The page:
Due to the rise of social media use and other online networking platforms, sextortion now most commonly manifests itself in online form and has become a growing concern across the globe, as it stands to affect almost anyone (females, males, adults, teenagers). The National Center for Missing and Exploited Childrenreported a 150% increase in sextortion complaints and reports to their tipline from 2014 to 2016, while the Federal Bureau of Investigation (FBI) received 13,000 more sextortion reports than its previous month in July 2018 alone. This is a growing trend – one that needs to be monitored and dealt with carefully.
It has even been employed by government workers, law enforcement agents, and employers to extort sexual acts and images from a person in exchange for a good, service, or act which can be awarded or withheld.
Sextortion can also refer to a form of blackmail where personal information (including sexual information) and sexual images are used to extort an innocent person into performing sexual favors. For example, sextortion on the Internet will generally occur after a malicious online party (sextortionist) has gained control of personal information, sexually explicit photographs, or other published video of a victim. Subsequently, the malicious party then contacts the victim in order to “sextort” them into either paying a ransom/money or performing sexual acts.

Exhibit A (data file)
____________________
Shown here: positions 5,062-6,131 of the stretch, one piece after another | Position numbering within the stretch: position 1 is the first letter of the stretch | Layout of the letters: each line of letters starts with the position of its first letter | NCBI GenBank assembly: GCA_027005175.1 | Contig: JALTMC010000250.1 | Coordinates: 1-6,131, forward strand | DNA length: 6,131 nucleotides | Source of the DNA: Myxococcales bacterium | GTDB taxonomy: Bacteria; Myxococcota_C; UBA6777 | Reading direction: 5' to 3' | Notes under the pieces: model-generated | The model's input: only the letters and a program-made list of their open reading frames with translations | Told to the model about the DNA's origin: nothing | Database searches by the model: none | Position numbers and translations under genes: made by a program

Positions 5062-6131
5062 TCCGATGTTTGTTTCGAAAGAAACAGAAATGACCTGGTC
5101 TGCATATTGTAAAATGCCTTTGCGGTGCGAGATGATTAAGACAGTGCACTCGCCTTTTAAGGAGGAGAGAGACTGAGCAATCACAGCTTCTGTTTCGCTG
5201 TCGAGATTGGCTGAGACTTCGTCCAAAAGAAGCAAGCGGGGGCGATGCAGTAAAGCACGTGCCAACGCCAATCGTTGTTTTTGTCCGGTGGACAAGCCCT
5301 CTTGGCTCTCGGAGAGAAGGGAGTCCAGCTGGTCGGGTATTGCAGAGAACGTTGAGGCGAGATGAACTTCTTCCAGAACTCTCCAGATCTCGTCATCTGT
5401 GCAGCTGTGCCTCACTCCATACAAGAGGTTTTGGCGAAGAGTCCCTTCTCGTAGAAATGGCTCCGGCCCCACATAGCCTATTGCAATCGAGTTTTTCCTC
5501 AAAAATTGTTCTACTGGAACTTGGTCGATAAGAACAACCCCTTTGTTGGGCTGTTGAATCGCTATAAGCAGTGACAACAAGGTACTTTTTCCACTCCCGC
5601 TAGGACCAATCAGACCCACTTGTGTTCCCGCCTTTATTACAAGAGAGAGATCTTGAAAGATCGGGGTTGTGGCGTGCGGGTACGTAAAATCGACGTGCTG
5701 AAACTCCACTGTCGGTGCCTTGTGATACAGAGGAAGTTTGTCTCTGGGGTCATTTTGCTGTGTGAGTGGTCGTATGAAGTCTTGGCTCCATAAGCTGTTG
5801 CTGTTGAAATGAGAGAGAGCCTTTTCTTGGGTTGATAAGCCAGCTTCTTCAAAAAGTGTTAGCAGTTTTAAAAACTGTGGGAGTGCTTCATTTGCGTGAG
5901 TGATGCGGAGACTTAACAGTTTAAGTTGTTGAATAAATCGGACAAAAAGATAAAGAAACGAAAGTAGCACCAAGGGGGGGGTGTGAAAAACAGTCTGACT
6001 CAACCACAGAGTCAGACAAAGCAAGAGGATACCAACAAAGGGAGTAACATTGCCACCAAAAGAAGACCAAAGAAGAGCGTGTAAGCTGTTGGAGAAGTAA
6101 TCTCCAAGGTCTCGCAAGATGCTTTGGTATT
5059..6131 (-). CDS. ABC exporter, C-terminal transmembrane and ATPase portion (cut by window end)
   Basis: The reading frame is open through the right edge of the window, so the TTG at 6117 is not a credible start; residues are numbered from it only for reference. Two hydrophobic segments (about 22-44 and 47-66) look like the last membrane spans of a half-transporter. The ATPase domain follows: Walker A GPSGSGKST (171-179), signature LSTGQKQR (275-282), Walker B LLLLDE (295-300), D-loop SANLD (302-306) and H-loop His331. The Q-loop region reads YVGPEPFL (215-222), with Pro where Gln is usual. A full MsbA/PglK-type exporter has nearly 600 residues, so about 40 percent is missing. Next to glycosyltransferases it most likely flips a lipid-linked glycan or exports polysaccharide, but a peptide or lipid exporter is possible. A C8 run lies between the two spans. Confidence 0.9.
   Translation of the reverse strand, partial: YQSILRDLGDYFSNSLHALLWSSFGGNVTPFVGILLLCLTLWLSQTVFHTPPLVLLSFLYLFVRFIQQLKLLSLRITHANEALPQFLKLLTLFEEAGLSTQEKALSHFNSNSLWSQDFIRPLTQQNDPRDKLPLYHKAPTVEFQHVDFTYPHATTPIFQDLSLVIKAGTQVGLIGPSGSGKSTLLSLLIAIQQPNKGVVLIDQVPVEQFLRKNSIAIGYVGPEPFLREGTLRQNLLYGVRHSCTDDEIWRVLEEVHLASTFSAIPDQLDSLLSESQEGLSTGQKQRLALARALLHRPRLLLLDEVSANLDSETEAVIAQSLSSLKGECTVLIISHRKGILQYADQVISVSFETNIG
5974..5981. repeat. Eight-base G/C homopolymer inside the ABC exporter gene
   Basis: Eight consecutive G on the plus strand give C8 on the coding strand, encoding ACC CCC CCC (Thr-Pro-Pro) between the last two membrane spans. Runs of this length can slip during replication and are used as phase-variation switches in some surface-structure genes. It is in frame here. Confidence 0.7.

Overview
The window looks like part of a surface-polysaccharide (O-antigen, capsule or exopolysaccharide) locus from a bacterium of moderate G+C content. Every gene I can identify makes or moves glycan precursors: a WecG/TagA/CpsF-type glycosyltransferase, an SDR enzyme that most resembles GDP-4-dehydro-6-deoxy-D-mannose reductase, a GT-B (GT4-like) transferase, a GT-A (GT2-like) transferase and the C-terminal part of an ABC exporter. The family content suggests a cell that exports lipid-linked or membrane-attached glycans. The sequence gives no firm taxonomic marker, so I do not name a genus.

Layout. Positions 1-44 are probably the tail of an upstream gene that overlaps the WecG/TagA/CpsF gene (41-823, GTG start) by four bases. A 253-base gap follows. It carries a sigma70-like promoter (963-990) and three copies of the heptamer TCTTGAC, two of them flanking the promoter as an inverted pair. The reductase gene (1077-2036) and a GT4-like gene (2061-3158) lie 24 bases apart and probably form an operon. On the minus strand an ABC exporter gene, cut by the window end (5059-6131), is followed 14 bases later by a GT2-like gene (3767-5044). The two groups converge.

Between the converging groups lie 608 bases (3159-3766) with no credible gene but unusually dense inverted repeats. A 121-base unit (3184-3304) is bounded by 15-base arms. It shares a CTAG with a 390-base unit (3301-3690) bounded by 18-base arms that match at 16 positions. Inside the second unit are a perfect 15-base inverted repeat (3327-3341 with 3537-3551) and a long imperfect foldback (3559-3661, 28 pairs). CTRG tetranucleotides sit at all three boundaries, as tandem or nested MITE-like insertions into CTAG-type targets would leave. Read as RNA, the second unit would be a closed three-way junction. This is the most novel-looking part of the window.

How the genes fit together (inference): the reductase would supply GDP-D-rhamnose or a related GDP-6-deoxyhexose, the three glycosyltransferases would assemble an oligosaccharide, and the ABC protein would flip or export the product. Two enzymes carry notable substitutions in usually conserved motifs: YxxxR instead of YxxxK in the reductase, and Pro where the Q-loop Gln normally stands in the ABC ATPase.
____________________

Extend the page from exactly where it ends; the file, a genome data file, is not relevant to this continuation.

Sextortion may also commonly be referred to as:
- Webcam blackmail,
- Web sextortion,
- Online sextortion,
- Cyber harassment,
- Online harassment, or
Webcam blackmail and sextortion both stand to substantially alter an individual’s life and livelihood, having resulted in not only humiliation and extreme embarrassment, but suicide and other self harm as well.
Sextortion Fact: The first use of the term sextortion arose in the early 1950s in the state of California. Since then, it has become an extremely popular crime and means of online harassment due to advances in technology and social media platforms. Sextortion has been prosecuted under countless criminal statutes in the U.S., including: extortion, sexual coercion, child pornography, sexual exploitation, computer hacking, bribery, and more.
How to Deal with Sextortion on the Internet
Online sextortion, web blackmail, and other malicious Internet crimes can be life-changing, leaving you fearing for not only your professional and personal reputation, but your safety as well. And, with sextortion accounting for nearly 1 in 10 spear-phishing emails, and an estimated 45% of all perpetrators carrying out their respective threats (according to a University of New Hampshire Crimes Against Children Center report), it’s extremely important to stay proactive about your online presence and actions.
In this section, we’re going to walk you through five ways to deal with sextortion on the Internet. And, while you may feel uneasy confronting malicious Internet sextortion and webcam blackmail, it’s important to stick to your formulated game-plan and stay calm.
1. Document All Communications & Evidence!